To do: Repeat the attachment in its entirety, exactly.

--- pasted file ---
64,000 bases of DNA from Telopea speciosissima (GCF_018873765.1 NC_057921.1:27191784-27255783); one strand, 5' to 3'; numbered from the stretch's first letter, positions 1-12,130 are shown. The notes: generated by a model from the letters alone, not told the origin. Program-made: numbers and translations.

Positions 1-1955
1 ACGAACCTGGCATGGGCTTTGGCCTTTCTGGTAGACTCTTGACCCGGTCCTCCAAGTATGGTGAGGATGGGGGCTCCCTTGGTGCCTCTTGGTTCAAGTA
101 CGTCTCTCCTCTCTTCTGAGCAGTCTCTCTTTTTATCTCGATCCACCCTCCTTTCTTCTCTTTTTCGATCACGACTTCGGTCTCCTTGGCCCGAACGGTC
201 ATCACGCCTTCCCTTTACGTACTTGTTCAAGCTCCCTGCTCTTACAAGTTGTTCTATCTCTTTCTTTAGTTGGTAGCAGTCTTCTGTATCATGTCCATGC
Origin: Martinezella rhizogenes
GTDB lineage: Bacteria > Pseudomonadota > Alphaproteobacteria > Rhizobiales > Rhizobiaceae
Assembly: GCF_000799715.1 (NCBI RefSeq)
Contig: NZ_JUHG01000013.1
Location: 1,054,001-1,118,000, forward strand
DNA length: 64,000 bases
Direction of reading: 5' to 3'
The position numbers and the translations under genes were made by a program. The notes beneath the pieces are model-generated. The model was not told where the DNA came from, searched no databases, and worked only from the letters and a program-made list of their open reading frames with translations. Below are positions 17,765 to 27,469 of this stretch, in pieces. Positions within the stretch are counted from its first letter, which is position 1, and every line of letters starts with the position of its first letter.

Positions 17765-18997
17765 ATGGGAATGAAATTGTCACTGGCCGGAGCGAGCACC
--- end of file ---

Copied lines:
64,000 bases of DNA from Telopea speciosissima (GCF_018873765.1 NC_057921.1:27191784-27255783); one strand, 5' to 3'; numbered from the stretch's first letter, positions 1-12,130 are shown. The notes: generated by a model from the letters alone, not told the origin. Program-made: numbers and translations.

Positions 1-1955
1 ACGAACCTGGCATGGGCTTTGGCCTTTCTGGTAGACTCTTGACCCGGTCCTCCAAGTATGGTGAGGATGGGGGCTCCCTTGGTGCCTCTTGGTTCAAGTA
101 CGTCTCTCCTCTCTTCTGAGCAGTCTCTCTTTTTATCTCGATCCACCCTCCTTTCTTCTCTTTTTCGATCACGACTTCGGTCTCCTTGGCCCGAACGGTC
201 ATCACGCCTTCCCTTTACGTACTTGTTCAAGCTCCCTGCTCTTACAAGTTGTTCTATCTCTTTCTTTAGTTGGTAGCAGTCTTCTGTATCATGTCCATGC
Origin: Martinezella rhizogenes
GTDB lineage: Bacteria > Pseudomonadota > Alphaproteobacteria > Rhizobiales > Rhizobiaceae
Assembly: GCF_000799715.1 (NCBI RefSeq)
Contig: NZ_JUHG01000013.1
Location: 1,054,001-1,118,000, forward strand
DNA length: 64,000 bases
Direction of reading: 5' to 3'
The position numbers and the translations under genes were made by a program. The notes beneath the pieces are model-generated. The model was not told where the DNA came from, searched no databases, and worked only from the letters and a program-made list of their open reading frames with translations. Below are positions 17,765 to 27,469 of this stretch, in pieces. Positions within the stretch are counted from its first letter, which is position 1, and every line of letters starts with the position of its first letter.

Positions 17765-18997
17765 ATGGGAATGAAATTGTCACTGGCCGGAGCGAGCACC